Now: maybe half the time, my UK or French orders come thorough with no duty. Karma? Thanks for Dad's wartime service?  Who knows, and I'm not tracking down some bureaucrat to find out. If I knew how to ensure this occasional lucky strike, I'd tell you.

When I order from the US, I'm assessed duty without fail. (Nice try, but the North American Free Trade Act does not apply to goods manufactured outside the US, even if you ordered them from a US merchant.)

But my point (and thank you for hanging in through all this) is, when you buy an imported item locally, you are paying those same fees, but they are buried in the price, and you're also paying local sales tax. 

You might also incur related expenses, e.g., parking, gas and that palette of Estée Lauder eyeshadow you bought in order to get the bag of free stuff that you probably don't need.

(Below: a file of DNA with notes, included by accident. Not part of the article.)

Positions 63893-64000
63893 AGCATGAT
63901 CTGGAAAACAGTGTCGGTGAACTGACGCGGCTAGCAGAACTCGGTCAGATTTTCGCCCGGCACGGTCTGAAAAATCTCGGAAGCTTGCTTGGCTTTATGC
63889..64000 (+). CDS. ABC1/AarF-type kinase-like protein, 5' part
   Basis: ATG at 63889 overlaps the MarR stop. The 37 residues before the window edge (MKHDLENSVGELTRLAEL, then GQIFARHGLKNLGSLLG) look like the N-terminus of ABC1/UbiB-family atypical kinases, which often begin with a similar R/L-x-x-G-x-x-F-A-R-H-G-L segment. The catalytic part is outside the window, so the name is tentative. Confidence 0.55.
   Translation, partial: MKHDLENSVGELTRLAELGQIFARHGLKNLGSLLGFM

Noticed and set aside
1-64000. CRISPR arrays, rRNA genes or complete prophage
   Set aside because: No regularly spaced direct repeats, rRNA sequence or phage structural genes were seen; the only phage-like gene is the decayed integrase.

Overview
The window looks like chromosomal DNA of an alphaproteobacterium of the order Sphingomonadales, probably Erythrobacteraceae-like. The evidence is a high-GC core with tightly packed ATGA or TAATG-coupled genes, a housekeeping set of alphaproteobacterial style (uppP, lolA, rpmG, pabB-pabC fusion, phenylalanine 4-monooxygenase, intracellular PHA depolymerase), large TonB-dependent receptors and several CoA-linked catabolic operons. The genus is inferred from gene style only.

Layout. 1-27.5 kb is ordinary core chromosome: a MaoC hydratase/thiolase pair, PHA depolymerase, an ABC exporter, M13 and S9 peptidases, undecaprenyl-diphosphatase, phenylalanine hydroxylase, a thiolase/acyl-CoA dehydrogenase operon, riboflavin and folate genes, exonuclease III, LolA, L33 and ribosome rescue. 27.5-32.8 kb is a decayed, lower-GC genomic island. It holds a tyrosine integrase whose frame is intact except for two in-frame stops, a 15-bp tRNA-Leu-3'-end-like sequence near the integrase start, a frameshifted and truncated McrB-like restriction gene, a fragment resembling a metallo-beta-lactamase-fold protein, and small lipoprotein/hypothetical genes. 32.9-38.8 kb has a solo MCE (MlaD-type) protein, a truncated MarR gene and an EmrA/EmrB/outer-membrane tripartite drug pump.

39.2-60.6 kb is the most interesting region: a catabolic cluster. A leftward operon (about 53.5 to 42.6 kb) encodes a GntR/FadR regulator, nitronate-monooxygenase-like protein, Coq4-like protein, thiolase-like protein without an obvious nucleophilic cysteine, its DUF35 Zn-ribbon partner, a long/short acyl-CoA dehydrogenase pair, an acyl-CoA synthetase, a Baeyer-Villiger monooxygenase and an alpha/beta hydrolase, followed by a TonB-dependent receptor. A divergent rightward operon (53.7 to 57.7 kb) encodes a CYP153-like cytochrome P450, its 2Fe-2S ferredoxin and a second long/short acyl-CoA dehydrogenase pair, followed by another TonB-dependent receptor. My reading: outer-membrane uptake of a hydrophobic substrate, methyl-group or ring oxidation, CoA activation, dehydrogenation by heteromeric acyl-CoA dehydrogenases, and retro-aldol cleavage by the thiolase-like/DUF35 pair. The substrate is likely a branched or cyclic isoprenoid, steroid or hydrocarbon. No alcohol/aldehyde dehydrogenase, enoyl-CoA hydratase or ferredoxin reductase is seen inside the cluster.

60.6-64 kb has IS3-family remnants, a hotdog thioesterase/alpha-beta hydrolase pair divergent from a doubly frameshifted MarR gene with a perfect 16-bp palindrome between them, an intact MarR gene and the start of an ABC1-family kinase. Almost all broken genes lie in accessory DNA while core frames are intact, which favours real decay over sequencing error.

You can get a cheaper new sweater, say, at The Bay, but if comparing equal quality, you'll pay at least as much, and good luck getting the little card of matching wool for repairs or an extra button, niceties I have not seen from North American vendors since Christ was a cowboy.

The best online merchants offer an enticing range of styles, colours and sizes, and I've been very satisfied with their service.

If you want a black crew neck, stick close to home; you can find the basics within your borders. 

But if you yearn for a retro stitch tunisien in bird song blue, save up, pay the freight and enjoy every snuggly moment. I usually wait for sales or promotions, with a bookmarked catalog and an eye on currency conversion. Discounts offset the bite of duties, taxes and shipping costs.

A return means you're entitled to a refund of tax and duty, but you have to do the work yourself. Complete a brief form (which in Canada is part of the customs form stuck to your box), attach the receipts and proof of return (such as your credit card statement showing the credited amount) and wait a few months to get a cheque. I go through the hassle, but my returns are rare.